The North Jersey Lakers are an Eastern Basketball Alliance franchise in Newfoundland, New Jersey. They play their home games at the Green Pond Bible Chapel. They started playing in 2006.
The team was co-founded by Tim Corrigan (Irish: Tighe Ó Corragáin) and Mark Stanley (Norwegian: Magnus Stangeland), who had been college teammates at Kean University, as well as teammates professionally with Halden Basketball Klubb in Norway and Schuylkill Firedogs of the Eastern Basketball Alliance. Corrigan and Stanley formed the North Jersey club in 2005, and they began play in the EBA in January 2006. Both have played each year of the Lakers' existence, and Stanley also serves as the team's General Manager. Dusty Stone Rae is one of their key players, averaging 27 points a game. He is also a star model around the town working in soup kitchens and helping the needed on many occasions. In fact he donates over half his salary to homeless shelters and recycling plants to help keep the earth more green. In his youth he was a Yu-gi-oh champion he participated in many tournaments and as the record shows demolished his competition leaving only crying 8 and 12 year olds in his wake of victory. He also was a star shot put thrower for his local high school throwing an amazing 52 feet. This is where the story of Dusty Rae turns sour he then fell into bad company and started taking illegal drugs such as Ecstasy and Cocain he was on these hard drugs for many years until one day he OD'd and decided to turn his life around now he is a model citizen living the dream playing for a small basketball team.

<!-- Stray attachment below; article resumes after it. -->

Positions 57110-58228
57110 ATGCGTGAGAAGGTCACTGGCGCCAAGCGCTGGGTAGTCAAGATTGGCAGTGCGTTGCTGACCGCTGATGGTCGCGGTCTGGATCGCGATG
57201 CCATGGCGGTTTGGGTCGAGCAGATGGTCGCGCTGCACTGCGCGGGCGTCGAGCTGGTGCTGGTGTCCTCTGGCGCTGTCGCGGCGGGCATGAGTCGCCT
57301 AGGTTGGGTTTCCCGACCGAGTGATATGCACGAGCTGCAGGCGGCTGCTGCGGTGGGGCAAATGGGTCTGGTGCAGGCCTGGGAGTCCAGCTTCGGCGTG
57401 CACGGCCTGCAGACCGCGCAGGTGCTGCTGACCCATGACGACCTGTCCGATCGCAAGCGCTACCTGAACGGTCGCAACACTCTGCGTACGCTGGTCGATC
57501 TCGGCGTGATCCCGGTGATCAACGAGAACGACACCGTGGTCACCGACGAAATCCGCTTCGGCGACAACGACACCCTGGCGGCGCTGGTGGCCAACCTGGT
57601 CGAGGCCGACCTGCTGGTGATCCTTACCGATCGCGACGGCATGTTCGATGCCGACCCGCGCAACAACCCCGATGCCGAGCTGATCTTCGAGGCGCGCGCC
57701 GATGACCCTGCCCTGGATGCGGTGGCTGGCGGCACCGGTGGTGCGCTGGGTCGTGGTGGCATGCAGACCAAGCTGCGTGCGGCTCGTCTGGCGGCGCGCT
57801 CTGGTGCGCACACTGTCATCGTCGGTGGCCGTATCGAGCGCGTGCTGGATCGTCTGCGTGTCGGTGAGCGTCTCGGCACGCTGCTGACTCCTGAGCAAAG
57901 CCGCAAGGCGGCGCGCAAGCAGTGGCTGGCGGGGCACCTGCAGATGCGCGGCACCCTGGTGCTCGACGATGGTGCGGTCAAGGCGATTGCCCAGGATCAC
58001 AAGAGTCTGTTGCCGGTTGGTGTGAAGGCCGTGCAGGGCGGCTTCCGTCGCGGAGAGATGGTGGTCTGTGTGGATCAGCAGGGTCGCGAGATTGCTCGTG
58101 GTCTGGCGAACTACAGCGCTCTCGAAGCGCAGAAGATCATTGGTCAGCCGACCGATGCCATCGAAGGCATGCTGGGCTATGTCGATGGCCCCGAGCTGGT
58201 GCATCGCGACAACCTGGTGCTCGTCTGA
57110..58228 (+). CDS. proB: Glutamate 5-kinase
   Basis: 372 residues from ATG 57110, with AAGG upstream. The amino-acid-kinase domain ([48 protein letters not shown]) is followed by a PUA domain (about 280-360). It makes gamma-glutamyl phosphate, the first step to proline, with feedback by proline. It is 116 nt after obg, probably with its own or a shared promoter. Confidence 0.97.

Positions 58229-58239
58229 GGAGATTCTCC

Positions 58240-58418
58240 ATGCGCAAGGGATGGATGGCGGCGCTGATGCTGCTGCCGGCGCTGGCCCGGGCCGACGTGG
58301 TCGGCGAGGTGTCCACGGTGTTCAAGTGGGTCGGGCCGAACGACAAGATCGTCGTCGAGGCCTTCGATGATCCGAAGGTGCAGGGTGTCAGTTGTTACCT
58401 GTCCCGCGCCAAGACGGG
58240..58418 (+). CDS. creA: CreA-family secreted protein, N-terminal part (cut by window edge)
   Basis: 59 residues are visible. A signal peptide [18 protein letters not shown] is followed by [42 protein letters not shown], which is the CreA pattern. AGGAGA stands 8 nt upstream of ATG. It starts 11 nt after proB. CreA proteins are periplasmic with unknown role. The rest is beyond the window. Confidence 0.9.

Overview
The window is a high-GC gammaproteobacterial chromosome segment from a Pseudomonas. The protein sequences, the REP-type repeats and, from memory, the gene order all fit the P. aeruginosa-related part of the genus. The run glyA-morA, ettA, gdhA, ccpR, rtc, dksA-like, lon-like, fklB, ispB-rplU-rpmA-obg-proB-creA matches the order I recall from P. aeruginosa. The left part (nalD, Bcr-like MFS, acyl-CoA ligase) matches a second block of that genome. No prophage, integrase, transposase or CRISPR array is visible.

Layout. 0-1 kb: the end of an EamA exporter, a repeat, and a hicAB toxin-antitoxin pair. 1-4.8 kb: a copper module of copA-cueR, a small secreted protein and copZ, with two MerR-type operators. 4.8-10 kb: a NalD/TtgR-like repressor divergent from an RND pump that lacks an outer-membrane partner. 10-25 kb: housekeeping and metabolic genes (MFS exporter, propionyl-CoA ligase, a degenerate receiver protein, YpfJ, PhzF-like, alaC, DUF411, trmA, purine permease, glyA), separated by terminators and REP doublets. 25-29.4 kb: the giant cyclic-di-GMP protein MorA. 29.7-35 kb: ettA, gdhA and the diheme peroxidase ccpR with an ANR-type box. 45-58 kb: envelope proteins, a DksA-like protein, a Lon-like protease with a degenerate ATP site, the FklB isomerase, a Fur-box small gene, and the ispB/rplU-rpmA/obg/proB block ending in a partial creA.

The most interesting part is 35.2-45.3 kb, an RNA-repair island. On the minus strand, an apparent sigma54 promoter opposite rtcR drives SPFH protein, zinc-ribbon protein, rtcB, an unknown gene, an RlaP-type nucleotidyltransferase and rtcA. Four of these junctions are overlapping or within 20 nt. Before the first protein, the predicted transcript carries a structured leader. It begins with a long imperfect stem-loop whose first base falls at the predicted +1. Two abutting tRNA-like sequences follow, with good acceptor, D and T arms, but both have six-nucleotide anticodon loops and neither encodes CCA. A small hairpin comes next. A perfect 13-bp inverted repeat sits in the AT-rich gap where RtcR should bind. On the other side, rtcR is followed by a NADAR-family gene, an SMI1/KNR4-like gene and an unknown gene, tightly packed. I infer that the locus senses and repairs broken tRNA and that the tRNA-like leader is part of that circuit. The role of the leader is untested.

Famous quotes containing the words north and/or jersey:
“Im trusting in the Lord and a good lawyer.”
—Oliver North (b. 1943)
“To motorists bound to or from the Jersey shore, Perth Amboy consists of five traffic lights that sometimes tie up week-end traffic for miles. While cars creep along or come to a prolonged halt, drivers lean out to discuss with each other this red menace to freedom of the road.”
—For the State of New Jersey, U.S. public relief program (1935-1943)